High blood pressure: The free way to keep blood pressure ‘in good shape’ – tips

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There will not always be an explanation for high blood pressure, though most people develop high blood pressure because of their diet, lifestyle or medical condition. As many as five million adults in the UK have undiagnosed high blood pressure, so will not know that they are at risk, according to the British Heart Foundation. The only way to find out if your blood pressure is high is to have your blood pressure checked.

Blood Pressure UK says that a lack of physical activity is linked to high blood pressure, and being active lowers your blood pressure by keeping your heart and blood vessels in good shape.

Regular physical activity makes your heart stronger, meaning that it can pump more blood with less effort.

This means that in time the force on your arteries decreases which will lower your blood pressure.

Even short amounts of exercise can help, and there are many ways to take up exercise without paying a penny.

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Blood Pressure UK notes that those with high blood pressure should focus on aerobic activities “as these will help your heart and blood vessels most”, but should avoid activities which put too much strain on your heart.

“For example, any exercise that is very intensive for short periods of time, such as sprinting or weightlifting. They raise your blood pressure very quickly and put too much strain on your heart and blood vessels,” it explains.

The organisation suggests that walking, jogging, swimming, dancing and gardening are all aerobic activities which are good choices.

If you have high blood pressure, the health body says you should be able to be more active quite safely, “but to be on the safe side, it’s always a good idea to speak to your doctor or nurse before you start any new physical activity”.


Indeed, physical activity will cause your blood pressure to rise for a short time but when you stop the activity it should quickly return to normal.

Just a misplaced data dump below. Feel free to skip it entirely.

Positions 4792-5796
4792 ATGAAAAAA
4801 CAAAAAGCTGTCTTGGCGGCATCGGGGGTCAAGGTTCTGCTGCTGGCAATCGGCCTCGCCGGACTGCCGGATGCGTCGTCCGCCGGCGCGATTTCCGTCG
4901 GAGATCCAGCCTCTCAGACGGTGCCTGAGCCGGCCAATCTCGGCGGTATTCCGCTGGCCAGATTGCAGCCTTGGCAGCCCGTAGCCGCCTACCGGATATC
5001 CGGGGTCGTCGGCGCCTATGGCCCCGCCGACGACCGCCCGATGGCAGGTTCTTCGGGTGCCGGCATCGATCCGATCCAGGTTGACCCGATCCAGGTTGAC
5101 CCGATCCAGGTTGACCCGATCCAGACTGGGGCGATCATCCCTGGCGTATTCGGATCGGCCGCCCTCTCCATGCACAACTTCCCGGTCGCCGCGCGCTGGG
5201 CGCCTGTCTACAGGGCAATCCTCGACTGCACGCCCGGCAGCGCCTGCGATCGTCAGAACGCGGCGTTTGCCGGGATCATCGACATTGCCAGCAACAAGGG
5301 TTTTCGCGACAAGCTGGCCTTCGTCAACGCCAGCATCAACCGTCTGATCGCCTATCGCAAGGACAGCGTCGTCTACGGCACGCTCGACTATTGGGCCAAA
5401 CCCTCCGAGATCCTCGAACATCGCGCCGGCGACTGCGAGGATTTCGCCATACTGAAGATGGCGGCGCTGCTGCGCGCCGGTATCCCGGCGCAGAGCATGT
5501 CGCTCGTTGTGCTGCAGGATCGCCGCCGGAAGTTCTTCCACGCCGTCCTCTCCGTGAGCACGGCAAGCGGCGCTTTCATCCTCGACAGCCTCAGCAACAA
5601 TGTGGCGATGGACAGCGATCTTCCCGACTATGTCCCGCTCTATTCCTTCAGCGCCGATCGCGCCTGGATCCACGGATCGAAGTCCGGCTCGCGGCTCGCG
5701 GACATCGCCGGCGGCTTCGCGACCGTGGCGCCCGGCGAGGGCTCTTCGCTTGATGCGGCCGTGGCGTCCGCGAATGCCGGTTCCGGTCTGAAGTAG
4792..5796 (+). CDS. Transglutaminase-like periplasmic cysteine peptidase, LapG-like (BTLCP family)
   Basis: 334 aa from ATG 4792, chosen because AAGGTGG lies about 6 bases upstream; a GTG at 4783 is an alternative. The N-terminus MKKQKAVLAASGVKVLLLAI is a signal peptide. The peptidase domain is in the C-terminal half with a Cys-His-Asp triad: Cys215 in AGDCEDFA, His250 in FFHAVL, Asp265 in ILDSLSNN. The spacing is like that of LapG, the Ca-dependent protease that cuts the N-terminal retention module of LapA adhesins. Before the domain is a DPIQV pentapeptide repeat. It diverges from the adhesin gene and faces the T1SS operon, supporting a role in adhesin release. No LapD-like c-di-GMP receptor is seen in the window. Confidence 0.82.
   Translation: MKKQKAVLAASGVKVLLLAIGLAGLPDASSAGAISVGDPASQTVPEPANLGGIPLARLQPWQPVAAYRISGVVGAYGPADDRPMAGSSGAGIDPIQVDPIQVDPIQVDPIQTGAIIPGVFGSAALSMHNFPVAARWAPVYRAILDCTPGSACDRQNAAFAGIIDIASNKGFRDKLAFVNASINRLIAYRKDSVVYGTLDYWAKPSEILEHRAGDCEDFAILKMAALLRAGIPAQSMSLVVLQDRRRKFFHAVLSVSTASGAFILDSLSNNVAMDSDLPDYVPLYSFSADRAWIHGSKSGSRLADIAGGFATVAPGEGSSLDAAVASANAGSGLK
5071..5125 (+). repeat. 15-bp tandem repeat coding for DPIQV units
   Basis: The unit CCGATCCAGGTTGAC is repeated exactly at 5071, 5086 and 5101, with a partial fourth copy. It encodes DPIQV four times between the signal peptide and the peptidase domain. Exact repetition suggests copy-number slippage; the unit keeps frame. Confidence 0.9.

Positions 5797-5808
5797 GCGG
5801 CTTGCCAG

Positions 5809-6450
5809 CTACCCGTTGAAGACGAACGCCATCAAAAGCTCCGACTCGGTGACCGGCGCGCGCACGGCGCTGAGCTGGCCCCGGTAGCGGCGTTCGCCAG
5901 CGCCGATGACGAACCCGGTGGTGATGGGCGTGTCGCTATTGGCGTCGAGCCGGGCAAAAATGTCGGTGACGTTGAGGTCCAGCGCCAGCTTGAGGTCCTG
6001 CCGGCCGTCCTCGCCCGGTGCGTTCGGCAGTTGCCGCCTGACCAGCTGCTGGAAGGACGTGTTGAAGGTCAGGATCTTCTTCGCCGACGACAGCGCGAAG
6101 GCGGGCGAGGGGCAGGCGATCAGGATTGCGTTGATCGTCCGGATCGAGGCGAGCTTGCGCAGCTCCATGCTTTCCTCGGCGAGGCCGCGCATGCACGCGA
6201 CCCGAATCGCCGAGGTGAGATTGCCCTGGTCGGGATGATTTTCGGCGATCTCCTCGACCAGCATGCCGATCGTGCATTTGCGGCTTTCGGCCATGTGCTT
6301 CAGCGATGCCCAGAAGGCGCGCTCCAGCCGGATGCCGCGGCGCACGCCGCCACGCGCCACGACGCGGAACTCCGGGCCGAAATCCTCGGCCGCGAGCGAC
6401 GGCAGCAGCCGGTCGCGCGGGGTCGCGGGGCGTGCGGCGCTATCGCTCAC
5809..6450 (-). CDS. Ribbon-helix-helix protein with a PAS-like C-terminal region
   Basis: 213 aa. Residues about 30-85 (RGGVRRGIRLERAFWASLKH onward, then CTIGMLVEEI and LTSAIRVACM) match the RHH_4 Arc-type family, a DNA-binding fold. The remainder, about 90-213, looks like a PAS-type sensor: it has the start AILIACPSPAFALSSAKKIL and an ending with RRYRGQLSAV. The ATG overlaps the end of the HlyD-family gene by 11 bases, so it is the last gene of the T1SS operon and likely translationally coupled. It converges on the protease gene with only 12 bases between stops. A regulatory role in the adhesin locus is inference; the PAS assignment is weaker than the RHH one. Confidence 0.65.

The NHS says that several other healthy lifestyle changes can sometimes help reduce your chances of getting high blood pressure and help lower your blood pressure if it’s already high.

It says you should reduce the amount of salt you eat and have a generally healthy diet, cut back on alcohol, lose weight if you’re overweight, cut down on caffeine, and if you are a smoker you should stop smoking. Some people with high blood pressure may also need to take medicines.

Indeed, salt is one of the biggest culprits for hypertension, and adults should have no more than six grams of salt a day – that’s about one teaspoon.

The Association of the UK Dietitians (BDA) explained: “Most people eat far more salt than they need so we should all be aiming to reduce the amount of salt (or sodium chloride) we eat.

“It is the sodium in salt that contributes to high blood pressure and it is present in all types of salt including sea salt, flakes, crystals and flavoured salt.”

If you are over the age of 40, the NHS says you should be getting it checked every five years.

Blood pressure is defined as the force put on your blood vessels and organs as blood is pumped around your body by your heart.

It is recorded with two numbers. The systolic pressure, higher number, is the force at which your heart pumps blood around your body, and the diastolic pressure, lower number, is the resistance to the blood flow in the blood vessels.

“Blood pressure readings between 120/80mmHg and 140/90mmHg could mean you’re at risk of developing high blood pressure if you do not take steps to keep your blood pressure under control,” says the NHS.

There are a couple of symptoms of hypertension people may be aware of, such as heart palpitations or dizzy spells.

Nonetheless, one of the greatest problems of blood pressure is that it often has no symptoms at all, so you should get yours checked if you are at risk.

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